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    When I was at college in the late 70s-early 80s, my roommate was part of an acoustic duo who played regular gigs at the local Holiday Inn. Anyway, he had an Ovation Adamas and he loved it. I didn't play, but I thought it looked and sounded great. The negative viewpoints expressed here are in no way a consensus view.

  17. #167
    Member progholio's Avatar
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    Quote Originally Posted by Sputnik View Post

    I guess that may be changing with new ownership, and I hope it does. But Gibson should be able to build guitars of the Margasa quality in a similar price range. If they can't, people like Margasa will eat their lunch, and rightly so. But to me, there is nothing inherently wrong with Gibson-style instruments if you like that feel and sound, and the limitations of classic Gibson models (the heel, the headstock join, and apparently intonation/tuning) can be addressed creatively without compromising the classic feel of their guitars, or changing the instrument scale. I hope they figure it out.

    Bill
    That Joker is a cool looking instrument, very nice!

    I've had experience with those "faded" series of Gibsons like the LP Junior, and I currently own a faded Firebird that I've had for several years. These things can be routinely bought from internet retailers for anywhere between $500-900 new (I paid 600 for the Bird). They finish them with a very thin coat of nitro cellulose finish that's a matte and not shiny (hence the faded). I find them to be very solidly built (grover tuners, good Gibson pickups), maybe not perfect but a $50 trip to the local luthier they can dial it in beautifully and they are also a great platform to experiment with any mods.

  18. #168
    Member Vic2012's Avatar
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    Guitar Center was selling LP Jrs really cheap a few years ago. I almost bought one. Really like the sound of the pickups overdriven.

  19. #169
    Member Zeuhlmate's Avatar
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    LP jr + Sunn Coliseum PA Head = Nothing like it !


  20. #170
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    Seems like they've given Dean a load of free advertising!

  21. #171
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    Those are P90 pickups?

  22. #172
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    ^
    A single P90, yes.

  23. #173
    Member Vic2012's Avatar
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    Best single coils when over driven. The Fender singles are fuzzier when distorted. I should have bought that Jr when I had the chance. 300 dollars. It might've been an Epiphone for that price.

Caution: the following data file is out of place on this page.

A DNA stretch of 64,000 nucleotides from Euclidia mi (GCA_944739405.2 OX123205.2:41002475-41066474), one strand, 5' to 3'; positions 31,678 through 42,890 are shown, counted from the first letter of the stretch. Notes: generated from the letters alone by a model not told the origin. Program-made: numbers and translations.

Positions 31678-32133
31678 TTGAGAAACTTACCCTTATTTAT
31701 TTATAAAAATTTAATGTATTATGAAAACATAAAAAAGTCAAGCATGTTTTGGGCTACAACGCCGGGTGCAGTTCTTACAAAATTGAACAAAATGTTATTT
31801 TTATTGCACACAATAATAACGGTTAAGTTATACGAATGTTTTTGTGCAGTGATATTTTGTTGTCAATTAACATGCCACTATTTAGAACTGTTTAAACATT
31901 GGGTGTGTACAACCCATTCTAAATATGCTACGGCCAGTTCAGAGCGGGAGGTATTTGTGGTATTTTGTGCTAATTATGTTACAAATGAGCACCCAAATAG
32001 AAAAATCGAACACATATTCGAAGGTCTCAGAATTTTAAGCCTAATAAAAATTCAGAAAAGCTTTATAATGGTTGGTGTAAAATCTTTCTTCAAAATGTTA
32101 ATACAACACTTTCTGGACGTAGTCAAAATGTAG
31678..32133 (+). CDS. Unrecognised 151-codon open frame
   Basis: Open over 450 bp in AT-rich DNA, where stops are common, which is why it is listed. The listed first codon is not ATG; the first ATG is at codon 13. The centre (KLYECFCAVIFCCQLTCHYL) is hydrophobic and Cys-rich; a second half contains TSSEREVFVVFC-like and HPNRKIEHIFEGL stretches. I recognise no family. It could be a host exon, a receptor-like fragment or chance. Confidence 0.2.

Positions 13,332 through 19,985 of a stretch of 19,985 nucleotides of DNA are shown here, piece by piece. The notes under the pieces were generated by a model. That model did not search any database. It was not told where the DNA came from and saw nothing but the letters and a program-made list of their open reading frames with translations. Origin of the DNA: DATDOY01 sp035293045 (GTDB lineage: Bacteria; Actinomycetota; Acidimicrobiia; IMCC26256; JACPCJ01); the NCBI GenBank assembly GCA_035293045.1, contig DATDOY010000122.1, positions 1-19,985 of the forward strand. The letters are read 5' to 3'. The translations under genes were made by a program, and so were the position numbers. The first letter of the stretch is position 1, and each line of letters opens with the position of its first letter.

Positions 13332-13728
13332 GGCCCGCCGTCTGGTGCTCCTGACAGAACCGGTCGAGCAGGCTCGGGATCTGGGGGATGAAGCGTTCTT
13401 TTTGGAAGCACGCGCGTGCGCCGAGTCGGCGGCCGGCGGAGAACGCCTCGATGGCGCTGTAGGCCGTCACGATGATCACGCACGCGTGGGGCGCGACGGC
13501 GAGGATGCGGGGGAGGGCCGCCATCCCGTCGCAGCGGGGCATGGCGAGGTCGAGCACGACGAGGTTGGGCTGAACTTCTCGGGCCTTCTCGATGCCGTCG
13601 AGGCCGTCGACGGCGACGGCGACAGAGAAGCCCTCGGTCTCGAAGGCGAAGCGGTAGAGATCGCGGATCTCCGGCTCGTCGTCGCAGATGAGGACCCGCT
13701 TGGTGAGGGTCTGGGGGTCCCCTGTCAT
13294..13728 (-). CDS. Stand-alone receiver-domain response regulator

24. #174
    Quote Originally Posted by progholio View Post
    I've had experience with those "faded" series of Gibsons like the LP Junior, and I currently own a faded Firebird that I've had for several years. These things can be routinely bought from internet retailers for anywhere between $500-900 new (I paid 600 for the Bird). They finish them with a very thin coat of nitro cellulose finish that's a matte and not shiny (hence the faded). I find them to be very solidly built (grover tuners, good Gibson pickups), maybe not perfect but a $50 trip to the local luthier they can dial it in beautifully and they are also a great platform to experiment with any mods.
    Yeah, I played a faded Les Paul years ago when those first came out, and saw several of them on Reverb when I was looking. You can probably get a good one of those, but the one I played (admittedly not strictly a Junior) was only so-so to me. It felt a bit generic. And while you can probably get a good one, I think you can probably get a not-so-good one too. Maybe that is wrong, but that is the impact the negative halo effect of Gibson's erratic quality reputation has had on me, and I suspect many others. It was a factor in my looking elsewhere. (Plus I wanted a TV yellow one with a single cut, and I don't think they make a faded like that ).

    It was the same for Fender back in the early 80s, and it wasn't until the company re-tooled and started making a line of guitars that rivaled the quality of their pre-CBS models that they were able to largely restore their reputation. I think Gibson has to go through a similar process.

    I will say, though, that Tribute T Les Paul mentioned above is a sweet looking guitar, and if they nailed it with that particular model, then they did well for a guitar at that price point.

    Bill

  25. #175
    Member progholio's Avatar
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    Quote Originally Posted by Zeuhlmate View Post
    LP jr + Sunn Coliseum PA Head = Nothing like it !

    If memory serves, that's the guitar Martin used on Aqualung, because of Leslie West. Killer tone alright!